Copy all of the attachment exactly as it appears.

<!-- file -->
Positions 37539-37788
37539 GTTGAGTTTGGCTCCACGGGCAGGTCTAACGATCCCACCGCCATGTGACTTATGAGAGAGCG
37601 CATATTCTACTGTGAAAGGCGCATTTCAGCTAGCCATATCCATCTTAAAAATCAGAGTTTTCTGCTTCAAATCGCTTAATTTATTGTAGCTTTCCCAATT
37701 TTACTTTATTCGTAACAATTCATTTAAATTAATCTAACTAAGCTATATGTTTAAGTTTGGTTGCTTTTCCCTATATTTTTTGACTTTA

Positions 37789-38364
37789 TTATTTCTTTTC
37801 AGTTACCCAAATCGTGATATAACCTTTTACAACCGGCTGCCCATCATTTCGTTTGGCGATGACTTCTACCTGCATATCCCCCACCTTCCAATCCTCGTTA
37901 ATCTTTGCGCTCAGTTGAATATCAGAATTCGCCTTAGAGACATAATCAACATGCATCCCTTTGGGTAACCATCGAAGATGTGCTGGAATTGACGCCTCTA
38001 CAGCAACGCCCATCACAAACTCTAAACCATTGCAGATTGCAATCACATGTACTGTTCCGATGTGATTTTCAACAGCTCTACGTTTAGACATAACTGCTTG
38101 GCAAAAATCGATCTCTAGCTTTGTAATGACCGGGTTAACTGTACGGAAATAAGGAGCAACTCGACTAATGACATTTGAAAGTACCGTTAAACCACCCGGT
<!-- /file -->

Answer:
Positions 37539-37788
37539 GTTGAGTTTGGCTCCACGGGCAGGTCTAACGATCCCACCGCCATGTGACTTATGAGAGAGCG
37601 CATATTCTACTGTGAAAGGCGCATTTCAGCTAGCCATATCCATCTTAAAAATCAGAGTTTTCTGCTTCAAATCGCTTAATTTATTGTAGCTTTCCCAATT
37701 TTACTTTATTCGTAACAATTCATTTAAATTAATCTAACTAAGCTATATGTTTAAGTTTGGTTGCTTTTCCCTATATTTTTTGACTTTA

Positions 37789-38364
37789 TTATTTCTTTTC
37801 AGTTACCCAAATCGTGATATAACCTTTTACAACCGGCTGCCCATCATTTCGTTTGGCGATGACTTCTACCTGCATATCCCCCACCTTCCAATCCTCGTTA
37901 ATCTTTGCGCTCAGTTGAATATCAGAATTCGCCTTAGAGACATAATCAACATGCATCCCTTTGGGTAACCATCGAAGATGTGCTGGAATTGACGCCTCTA
38001 CAGCAACGCCCATCACAAACTCTAAACCATTGCAGATTGCAATCACATGTACTGTTCCGATGTGATTTTCAACAGCTCTACGTTTAGACATAACTGCTTG
38101 GCAAAAATCGATCTCTAGCTTTGTAATGACCGGGTTAACTGTACGGAAATAAGGAGCAACTCGACTAATGACATTTGAAAGTACCGTTAAACCACCCGGT